A Commuter Rides a Century: Why You Should Clip In on a Bike

It Makes You More Secure

By secure, I wouldn’t equate clipless pedals to airbags or seat belts, but rather an improvement in handling that could ward off potential wrecks.

Once I was able to successfully clip in and out at a busy intersection, relieving my built-up anxiety, I immediately noticed how much more in command of the bike I was.

I cycle with a buddy who is leagues above me on the cycling spectrum. Yet, this godsend of a friend paces me through my weekend struggles. I try to keep to his wheel as much as I can, and he frequently glances back to make sure I’m not 30 feet behind him on a steep incline.

When stuck to his wheel, he’ll point out cracks, potholes and other road hazards—a form of etiquette that should allow me to avoid these dangers. But, it seems wherever he pointed, that’s where I went. Due to my sloth-like reflexes, tunnel vision and inability to spot danger, my wheels routinely struck over a dozen potholes, bumps and cracks the width of a small creek on a 50-mile ride.

But after clipping in, I was finally able to avoid these hazards and give my bike’s fork and frame some much-needed time on a smooth surface.

However, avoiding every crack and pothole on a long ride is impossible. You WILL hit something. And, when you do, you better hope you’re clipped in.

Hitting a bump with my feet detached from my bike was a truly jarring experience. My feet would flail, my saddle would do irreparable damage to anything below my beltline, and it felt as though my spinal cord would puncture my brain.

Clipping in, obviously, ensures your feet stay firmly attached to your pedals, which greatly improves your chances of having a less rattling experience the next time you roll over a two-inch-deep pothole.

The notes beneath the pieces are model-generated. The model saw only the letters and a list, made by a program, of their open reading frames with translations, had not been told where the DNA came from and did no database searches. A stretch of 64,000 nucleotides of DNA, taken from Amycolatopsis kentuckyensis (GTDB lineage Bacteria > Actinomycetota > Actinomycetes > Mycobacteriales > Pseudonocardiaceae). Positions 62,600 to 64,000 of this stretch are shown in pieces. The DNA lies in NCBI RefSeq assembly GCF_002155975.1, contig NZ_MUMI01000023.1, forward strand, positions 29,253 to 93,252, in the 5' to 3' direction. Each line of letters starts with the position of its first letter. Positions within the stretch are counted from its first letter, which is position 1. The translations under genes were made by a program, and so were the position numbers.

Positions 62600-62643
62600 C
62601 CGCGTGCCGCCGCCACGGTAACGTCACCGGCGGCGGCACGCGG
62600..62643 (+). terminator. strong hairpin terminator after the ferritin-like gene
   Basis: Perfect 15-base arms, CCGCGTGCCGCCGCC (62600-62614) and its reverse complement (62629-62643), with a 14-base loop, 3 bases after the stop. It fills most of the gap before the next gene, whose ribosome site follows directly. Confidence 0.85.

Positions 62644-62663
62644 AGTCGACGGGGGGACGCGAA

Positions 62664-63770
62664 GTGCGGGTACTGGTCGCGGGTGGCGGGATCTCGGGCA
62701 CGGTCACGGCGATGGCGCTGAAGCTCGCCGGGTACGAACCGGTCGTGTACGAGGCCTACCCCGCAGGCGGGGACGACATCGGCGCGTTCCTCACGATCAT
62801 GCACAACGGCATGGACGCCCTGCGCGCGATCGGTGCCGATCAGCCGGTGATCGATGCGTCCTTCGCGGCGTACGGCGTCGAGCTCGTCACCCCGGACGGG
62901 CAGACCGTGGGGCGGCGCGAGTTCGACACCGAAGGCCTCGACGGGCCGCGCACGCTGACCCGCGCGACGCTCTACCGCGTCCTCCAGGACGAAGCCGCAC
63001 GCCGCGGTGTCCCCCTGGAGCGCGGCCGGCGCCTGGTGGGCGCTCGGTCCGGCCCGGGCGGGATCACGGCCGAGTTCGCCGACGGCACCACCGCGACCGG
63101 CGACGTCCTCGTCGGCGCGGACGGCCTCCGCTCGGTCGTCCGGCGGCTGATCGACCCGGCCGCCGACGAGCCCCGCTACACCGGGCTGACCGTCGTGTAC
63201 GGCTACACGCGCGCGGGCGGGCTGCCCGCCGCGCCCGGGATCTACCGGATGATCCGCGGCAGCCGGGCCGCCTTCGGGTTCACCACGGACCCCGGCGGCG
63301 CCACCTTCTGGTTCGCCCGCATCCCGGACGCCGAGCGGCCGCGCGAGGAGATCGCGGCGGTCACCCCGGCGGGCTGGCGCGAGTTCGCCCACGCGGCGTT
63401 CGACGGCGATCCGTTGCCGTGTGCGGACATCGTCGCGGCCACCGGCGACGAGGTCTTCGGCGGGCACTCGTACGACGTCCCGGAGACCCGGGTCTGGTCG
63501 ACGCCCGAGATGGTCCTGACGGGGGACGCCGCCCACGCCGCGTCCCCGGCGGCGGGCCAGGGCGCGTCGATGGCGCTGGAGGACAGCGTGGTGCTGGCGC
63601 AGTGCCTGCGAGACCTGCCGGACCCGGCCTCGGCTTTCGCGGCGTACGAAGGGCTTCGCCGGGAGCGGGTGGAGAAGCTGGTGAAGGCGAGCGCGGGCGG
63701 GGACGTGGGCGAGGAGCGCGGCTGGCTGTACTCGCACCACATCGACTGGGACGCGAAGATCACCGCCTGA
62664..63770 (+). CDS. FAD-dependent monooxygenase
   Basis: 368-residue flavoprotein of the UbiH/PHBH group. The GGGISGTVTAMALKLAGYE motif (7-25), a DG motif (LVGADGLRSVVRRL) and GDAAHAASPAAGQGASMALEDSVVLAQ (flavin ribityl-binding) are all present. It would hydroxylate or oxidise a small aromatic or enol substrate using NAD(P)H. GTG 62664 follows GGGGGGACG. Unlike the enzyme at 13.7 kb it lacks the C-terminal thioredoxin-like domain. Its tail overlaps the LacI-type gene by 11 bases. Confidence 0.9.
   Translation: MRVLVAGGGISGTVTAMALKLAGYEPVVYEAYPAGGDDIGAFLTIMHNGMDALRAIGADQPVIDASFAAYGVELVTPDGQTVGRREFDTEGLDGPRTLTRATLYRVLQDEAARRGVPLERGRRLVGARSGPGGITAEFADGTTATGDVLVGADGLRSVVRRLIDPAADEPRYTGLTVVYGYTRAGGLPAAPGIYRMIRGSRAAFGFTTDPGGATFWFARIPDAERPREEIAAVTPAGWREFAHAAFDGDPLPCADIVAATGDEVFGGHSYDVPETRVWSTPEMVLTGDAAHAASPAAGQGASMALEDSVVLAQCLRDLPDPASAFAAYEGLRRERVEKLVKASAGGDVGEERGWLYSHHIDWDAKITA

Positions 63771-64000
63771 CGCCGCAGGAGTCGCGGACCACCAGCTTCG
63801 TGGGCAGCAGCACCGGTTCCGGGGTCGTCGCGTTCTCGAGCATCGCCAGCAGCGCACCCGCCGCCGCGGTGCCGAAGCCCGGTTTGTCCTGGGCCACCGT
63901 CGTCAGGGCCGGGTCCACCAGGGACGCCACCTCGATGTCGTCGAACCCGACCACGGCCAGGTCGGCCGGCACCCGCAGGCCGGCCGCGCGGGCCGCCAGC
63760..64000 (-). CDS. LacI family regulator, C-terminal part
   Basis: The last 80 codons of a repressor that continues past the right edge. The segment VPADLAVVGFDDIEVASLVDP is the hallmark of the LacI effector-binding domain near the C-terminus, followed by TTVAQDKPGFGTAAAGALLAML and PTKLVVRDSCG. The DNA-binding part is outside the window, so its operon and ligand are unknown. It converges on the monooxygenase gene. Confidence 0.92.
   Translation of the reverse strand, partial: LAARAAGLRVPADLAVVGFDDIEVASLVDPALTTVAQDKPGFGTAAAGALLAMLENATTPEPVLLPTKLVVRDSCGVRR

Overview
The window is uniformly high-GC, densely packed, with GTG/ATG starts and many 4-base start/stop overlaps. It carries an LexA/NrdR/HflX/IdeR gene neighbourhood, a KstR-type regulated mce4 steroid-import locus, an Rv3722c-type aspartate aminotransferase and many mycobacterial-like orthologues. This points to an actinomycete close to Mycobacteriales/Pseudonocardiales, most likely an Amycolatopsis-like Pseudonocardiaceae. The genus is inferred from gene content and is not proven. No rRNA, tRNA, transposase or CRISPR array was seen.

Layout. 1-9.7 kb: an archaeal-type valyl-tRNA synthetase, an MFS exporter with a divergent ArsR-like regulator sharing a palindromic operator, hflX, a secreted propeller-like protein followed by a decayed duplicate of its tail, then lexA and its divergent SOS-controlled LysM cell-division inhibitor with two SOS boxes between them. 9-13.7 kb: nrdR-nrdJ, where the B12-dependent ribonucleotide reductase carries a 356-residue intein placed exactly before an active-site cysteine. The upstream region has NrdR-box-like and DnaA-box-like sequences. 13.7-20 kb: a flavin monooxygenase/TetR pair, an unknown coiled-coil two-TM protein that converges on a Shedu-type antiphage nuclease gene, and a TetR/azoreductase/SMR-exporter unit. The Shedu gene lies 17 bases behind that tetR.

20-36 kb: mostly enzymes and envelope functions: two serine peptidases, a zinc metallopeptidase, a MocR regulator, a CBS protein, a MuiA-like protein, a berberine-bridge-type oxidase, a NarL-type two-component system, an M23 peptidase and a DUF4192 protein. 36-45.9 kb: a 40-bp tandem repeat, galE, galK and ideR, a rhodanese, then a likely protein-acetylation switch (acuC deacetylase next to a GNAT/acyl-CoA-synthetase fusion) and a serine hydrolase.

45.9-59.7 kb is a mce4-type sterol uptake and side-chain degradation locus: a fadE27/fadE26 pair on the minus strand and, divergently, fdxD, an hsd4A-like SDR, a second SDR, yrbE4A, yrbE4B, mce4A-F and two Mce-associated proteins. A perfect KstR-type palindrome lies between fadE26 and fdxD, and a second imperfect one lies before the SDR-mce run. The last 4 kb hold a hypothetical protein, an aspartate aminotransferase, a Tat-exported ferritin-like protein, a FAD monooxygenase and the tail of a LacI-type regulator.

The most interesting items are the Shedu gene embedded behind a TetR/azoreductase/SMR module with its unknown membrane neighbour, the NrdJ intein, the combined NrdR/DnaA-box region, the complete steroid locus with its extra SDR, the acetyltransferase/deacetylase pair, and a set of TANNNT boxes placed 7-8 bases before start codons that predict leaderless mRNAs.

If you’re uneasy about attaching your feet to a skinny-wheeled machine that can keep up with cars in a school zone, don’t be. Once you get the motion down and crush your first 50-mile ride with your new setup, you’ll wonder how you managed with tennis shoes and platform pedals.

But, before you clip in and take to the busy streets, here are a few tips to consider:

Practice Before Putting it Into Action: Either get a friend to hold the handlebars of your bike or find a tree you can lean against while you practice the motion of clipping in and out of your pedals.

Loosen the Tension: Yes, you can adjust the tension of your clipless pedals. Make sure you’ve loosened this tension before your first go around. This will make clipping in and out far easier.

Ease the Transition with Cage Pedals: If it worked for Eddy Merckx, why not you? While cage pedals are definitely not a substitute for going clipless, they at least give you some training on moving your foot in and out of a contraption when you stop and go.

With my century ride only a couple weeks away, I’m finally feeling more confident I can muster the grit and stamina to squeeze every ounce of strength from my skinny legs to complete 100 miles.

Let’s just hope I don’t fall over at a rest stop.

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